Paul Motian: Musician known as one of the finest trio drummers in jazz


Steve Voce
Thursday 24 November 2011 01:00
Motian: 'A musician's drummer who thought about the music, not just the rhythm,' said Keith Jarrett
Motian: 'A musician's drummer who thought about the music, not just the rhythm,' said Keith Jarrett

Come on, let's practise a free-form tune", said the pianist Chick Corea to the drummer Paul Motian. The contradictory wisecrack would not have been lost on Motian for, despite his constant forays into free playing, his roots were palpably in classic jazz.

When his Electric Bebop Band, with its two tenor saxes and two guitars, played "It Never Entered My Mind" it was not shamed by the ultimate version of the song by Stan Getz. Its steam-rollering of the impossible "Brilliant Corners" ran the version by its composer, Thelonious Monk, close in its brooding intensity.

The earlier part of Motian's career had reached its apex when he joined pianist the Bill Evans' trio in 1959. The bassist in that group was the ill-starred Scott LaFaro, who died in 1961 in acar crash. The trio was unique inthe way the players interacted with each other to create individual roles (incontrast with, for example, the Oscar Peterson trio, where the aim was tohighlight Peterson's piano playing). Motian freed up of the drummer byresponding creatively to Evans' improvisations, relegating simple accompaniment and time-keeping to a subsidiary role.

His later work with the more wide-ranging pianists Paul Bley and Keith Jarrett marked him out as one of the finest trio drummers in jazz. "Everything fell in my lap, sort of," he said. "I never tried to push things." That was the story of his musical career.

Motian grew up in Providence, Rhode Island where he began playing drums when he was 12. He joined the US Navy in 1950 and enrolled in the Navy School of Music in Washington. After his discharge in 1954, he studied at the Manhattan School of Music and simultaneously began to work professionally. His obvious expertise rocketed him swiftly into the top echelons and over the next four years he found himself in bands led by Gil Evans, Thelonious Monk, George Russell, Tony Scott, Stan Getz, Oscar Pettiford and Warne Marsh. He was on Bill Evans's first trio recording in 1956, having earlier played with Evans in the Tony Scott Quartet.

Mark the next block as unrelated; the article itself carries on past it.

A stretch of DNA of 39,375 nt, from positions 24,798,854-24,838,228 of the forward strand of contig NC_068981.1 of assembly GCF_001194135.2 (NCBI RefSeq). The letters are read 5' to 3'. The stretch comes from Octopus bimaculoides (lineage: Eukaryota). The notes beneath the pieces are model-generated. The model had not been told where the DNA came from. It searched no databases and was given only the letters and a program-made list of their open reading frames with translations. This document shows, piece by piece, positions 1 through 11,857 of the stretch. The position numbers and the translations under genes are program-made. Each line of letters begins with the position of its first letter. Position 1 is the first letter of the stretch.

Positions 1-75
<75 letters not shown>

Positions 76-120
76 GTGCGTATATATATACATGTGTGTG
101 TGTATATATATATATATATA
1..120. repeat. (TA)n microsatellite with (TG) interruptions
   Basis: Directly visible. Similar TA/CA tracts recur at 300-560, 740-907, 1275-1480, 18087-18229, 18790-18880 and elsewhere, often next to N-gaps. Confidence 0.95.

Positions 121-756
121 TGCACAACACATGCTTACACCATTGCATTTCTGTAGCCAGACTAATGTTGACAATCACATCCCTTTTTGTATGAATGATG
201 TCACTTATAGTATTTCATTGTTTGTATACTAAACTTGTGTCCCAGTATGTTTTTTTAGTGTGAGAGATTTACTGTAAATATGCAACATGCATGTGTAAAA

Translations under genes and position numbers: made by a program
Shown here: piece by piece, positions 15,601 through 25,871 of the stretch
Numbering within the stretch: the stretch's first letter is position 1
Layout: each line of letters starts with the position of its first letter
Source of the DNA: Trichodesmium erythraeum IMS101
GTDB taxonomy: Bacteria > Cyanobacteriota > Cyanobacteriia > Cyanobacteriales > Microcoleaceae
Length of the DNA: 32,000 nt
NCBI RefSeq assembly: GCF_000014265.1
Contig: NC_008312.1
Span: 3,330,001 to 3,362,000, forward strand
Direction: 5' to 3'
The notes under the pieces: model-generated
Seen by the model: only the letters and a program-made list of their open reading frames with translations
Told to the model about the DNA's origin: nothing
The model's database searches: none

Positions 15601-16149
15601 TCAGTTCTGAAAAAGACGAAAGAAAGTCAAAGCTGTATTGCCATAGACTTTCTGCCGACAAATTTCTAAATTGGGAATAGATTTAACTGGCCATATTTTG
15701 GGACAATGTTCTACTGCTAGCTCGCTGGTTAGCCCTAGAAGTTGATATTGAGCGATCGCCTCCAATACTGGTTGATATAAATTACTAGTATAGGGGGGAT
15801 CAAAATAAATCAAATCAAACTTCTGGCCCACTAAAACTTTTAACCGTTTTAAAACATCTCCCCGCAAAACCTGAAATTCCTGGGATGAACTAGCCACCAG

Motian played at New York's Half Note with Lennie Tristano from August to October 1958, moving on to join the hard-swinging pianist Eddie Costa the following winter. In 1959 he recorded with Zoot Sims and Al Cohn and played later in the year with Coleman Hawkins.

His independent road into trio drumming continued to develop throughout his time with Evans (he left the trio in 1963) and continued when he played first for the trio of the free pianist Bley (1963-64) and then on to his long stay in the one led by Jarrett (1966-77). "Paul was one of a kind," Jarrett said. "He was a musicians' drummer who thought about the music, not just the rhythm, and cast his own sound on everything he played. But he could play anything and with anybody."

During the period with Jarrett, Motian played and recorded with the Jazz Composers' Orchestra Association founded by Carla Bley and with Charlie Haden's Liberation Music Orchestra (at the time Haden was the bassist in Jarrett's trio). An inveterate sitter-in with avant-garde musicians, Motian even played with the folk-rock singer Arlo Guthrie, also appearing with him at the 1969 Woodstock Festival.

During the 1970s Motian began serious composing. His writing was original and forward-looking; he wrote and recorded the score for Peter Watkins' 1971 film Punishment Park. He began a 12-year association with ECM Records in 1972 with his first album under his own name, and in 1981 recorded Psalm, an album by his quintet that included the young saxophonist Joe Lovano and guitarist Bill Frisell.

Lovano and Frisell joined the 50-year-old Motian in a trio that was to last into the '90s and saw the two young men evolve into major jazz players. "Listening to his records while growing up guided me as a young player," said Lovano. "To actually play with him over the last 30 years has been amazing. From the time we started to play together in 1981 he and Bill Frisell and I were a family."

Motian put together the Electric Bebop Band in 1992. He didn't use a piano but had two and sometimes three guitars. Among its saxophonists were Joshua Redman and Chris Potter.

Motian stopped touring in 2004, but he lived in Manhattan, and continued to play regularly at the Village Vanguard in New York's Greenwich Village. He went on making albums too, and this year released The Windmills of Your Mind on the Winter & Winter label that featured Frisell and Petra Haden, the vocalist daughter of Charlie Haden.

"I learned so much from Paul," said Chris Potter, "I don't know where to start. His aesthetic instincts were on such a high level and he had the inner strength to trust them completely. He was so generous to me and all the other younger musicians he inspired. I'm so thankful I knew him."

Stephen Paul Motian, drummer, composer and bandleader: born Philadelphia 25 March 1931; died Manhattan, New York 22 November 2011.

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